This past week, a drunk driver slammed into the side of a limousine in Long Island, killing 4 bridesmaids and leaving the bride-to-be in critical condition
The situation is tragic, and begs the question of whether limousines are significantly more dangerous or prone to accidents than other vehicles.
While limousines aren't rolling death traps, their unique shape does present certain problems that can lead to crashes.
Lancer—the United States' leading limo insurance company—released data shedding light on the most common types of limousine accidents. They are:
- Rear-end collisions: roughly 26% of all claims filed with Lancer are from rear-end collisions (with the limo driver rear-ending another vehicle).
- Sideswipes: another 20% of accidents involved the limo driver striking or swiping passing objects like utility polls, awnings and other vehicles.
- Parked cars: 13% of Lancer's claims resulted from collisions with parked cars on roads or in parking lots.
Fortunately, the damage caused by these 3 groups of collisions is, on average, pretty low. Limo drivers are trained professionals, but it's still smart to be prepared. Accidents can happen to anyone.
If your driver is behaving in a way that make you feel unsafe or uncomfortable, make sure to speak up and tell him so.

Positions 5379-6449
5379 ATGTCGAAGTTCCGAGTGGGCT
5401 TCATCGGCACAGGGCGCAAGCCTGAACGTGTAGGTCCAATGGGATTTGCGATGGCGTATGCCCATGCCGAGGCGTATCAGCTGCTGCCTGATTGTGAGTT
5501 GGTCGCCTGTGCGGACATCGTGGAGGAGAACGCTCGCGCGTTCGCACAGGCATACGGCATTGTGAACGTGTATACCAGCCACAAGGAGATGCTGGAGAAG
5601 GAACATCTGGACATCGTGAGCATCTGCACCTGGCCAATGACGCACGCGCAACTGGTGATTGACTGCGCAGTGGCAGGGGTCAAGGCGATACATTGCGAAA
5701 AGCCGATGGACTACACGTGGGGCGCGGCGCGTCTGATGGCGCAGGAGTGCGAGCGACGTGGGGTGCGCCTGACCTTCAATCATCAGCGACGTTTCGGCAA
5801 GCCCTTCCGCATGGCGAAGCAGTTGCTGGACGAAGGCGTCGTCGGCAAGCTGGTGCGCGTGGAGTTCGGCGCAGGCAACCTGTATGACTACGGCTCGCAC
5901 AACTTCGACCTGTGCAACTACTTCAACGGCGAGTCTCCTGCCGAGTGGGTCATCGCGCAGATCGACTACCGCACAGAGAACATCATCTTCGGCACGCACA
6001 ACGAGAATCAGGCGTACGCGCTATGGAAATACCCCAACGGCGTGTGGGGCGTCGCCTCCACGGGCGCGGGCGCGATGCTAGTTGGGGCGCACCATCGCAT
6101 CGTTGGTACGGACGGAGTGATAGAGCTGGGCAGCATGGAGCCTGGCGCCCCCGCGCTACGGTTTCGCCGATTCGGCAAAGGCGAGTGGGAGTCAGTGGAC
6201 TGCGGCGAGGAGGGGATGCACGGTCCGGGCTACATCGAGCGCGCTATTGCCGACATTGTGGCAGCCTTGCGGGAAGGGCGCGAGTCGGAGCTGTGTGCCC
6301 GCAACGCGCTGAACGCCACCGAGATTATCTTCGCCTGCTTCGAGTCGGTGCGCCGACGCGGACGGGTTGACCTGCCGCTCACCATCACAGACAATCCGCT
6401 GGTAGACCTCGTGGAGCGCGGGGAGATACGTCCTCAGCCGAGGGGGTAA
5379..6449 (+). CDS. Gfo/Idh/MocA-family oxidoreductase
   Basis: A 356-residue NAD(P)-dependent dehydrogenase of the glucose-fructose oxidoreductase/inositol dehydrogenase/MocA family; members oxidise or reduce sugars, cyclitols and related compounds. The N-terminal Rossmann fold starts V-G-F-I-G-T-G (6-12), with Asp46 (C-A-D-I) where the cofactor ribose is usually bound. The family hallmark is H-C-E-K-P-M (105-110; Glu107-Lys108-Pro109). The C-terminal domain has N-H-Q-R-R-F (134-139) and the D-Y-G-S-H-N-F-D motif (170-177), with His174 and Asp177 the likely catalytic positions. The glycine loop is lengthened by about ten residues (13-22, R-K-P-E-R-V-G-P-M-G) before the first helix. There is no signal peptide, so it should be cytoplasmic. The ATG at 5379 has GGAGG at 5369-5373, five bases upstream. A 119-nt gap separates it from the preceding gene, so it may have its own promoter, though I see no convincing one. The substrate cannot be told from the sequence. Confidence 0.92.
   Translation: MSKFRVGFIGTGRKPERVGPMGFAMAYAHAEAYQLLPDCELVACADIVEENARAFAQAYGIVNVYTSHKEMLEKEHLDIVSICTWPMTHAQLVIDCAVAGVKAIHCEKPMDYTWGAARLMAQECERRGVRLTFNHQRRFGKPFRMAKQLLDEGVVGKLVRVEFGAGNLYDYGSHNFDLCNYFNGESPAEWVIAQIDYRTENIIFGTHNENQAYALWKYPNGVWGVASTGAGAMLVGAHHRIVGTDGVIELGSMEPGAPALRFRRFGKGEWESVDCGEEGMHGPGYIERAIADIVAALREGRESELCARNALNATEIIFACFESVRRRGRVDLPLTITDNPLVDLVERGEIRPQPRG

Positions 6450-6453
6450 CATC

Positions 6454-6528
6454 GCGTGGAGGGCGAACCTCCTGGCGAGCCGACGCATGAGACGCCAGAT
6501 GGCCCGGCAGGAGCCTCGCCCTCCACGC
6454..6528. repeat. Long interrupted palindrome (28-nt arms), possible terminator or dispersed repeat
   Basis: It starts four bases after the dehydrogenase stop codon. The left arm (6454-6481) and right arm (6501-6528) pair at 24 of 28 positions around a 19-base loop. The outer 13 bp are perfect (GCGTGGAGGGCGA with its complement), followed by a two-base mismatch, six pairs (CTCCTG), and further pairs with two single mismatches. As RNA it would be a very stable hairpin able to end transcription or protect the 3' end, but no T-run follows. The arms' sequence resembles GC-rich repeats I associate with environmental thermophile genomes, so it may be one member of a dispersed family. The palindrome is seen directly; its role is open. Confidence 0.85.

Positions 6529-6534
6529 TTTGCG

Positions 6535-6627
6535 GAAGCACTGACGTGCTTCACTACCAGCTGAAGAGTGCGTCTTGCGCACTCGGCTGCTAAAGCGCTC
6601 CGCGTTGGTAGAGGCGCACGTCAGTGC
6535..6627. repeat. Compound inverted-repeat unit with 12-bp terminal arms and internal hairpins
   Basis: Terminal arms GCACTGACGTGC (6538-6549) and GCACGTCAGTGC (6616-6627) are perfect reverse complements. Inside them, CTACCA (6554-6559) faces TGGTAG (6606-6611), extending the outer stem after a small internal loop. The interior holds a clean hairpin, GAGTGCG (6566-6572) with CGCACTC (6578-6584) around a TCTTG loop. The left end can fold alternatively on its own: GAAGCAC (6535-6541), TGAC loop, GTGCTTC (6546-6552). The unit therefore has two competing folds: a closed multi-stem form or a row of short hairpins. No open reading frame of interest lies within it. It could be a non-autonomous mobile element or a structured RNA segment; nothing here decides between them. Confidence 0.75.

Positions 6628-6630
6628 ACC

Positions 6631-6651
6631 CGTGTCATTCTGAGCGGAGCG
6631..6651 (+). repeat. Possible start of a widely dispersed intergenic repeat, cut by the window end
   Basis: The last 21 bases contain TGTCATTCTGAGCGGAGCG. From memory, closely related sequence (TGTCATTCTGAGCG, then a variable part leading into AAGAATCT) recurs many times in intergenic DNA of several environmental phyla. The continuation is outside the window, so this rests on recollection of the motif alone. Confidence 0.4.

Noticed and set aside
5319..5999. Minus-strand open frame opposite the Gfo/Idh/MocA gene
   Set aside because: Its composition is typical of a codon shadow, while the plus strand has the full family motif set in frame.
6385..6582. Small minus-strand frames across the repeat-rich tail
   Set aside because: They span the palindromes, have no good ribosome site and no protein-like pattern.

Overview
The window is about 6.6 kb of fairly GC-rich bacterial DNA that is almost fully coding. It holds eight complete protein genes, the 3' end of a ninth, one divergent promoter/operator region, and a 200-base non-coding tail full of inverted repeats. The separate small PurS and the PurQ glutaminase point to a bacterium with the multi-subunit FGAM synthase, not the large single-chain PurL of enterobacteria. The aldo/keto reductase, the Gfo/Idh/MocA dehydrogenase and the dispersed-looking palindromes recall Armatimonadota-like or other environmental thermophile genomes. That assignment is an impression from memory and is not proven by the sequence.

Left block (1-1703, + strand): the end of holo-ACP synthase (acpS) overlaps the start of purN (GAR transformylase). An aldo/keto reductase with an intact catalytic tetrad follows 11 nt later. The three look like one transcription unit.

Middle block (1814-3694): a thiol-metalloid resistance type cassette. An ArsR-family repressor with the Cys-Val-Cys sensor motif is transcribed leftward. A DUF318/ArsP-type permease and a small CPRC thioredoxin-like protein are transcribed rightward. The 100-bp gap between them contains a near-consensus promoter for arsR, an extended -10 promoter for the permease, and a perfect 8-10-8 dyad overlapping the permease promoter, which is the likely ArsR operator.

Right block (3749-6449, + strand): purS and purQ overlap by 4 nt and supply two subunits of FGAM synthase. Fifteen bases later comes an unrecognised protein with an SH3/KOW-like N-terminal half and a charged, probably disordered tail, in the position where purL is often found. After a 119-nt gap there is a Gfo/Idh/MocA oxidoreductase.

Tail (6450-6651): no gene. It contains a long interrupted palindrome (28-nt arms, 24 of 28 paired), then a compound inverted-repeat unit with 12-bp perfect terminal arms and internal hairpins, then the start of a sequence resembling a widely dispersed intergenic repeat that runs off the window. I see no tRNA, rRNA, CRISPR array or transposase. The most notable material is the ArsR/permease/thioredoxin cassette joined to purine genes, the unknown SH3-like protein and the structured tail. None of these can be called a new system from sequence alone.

Of course, not every accident involving a limo or limo bus is the limo driver's fault. So how should you react if your own car is involved in a crash with a limousine?
For starters, don't flee the scene like the driver in the Long Island crash did. You won't get away, so don't try.
In fact, your game plan should be no different than if you hit any other vehicle.
- If possible, move your car to a safe area WITHOUT leaving the scene of the crash.
- Make sure no one is injured; if so, call 911.
- Even if no one is hurt, contact the police to find out if an officer needs to be present.
- Exchange all contact info for every person present at the crash. Take pictures of the scene of the accident and swap insurance information.
There's no magic rule for hitting a limo. Just use common sense and keep a cool head like you would for any other crash. Be alert of oddly shaped or oversized vehicles, and let's all do our part to prevent limo accidents like the fatal crash in Long Island.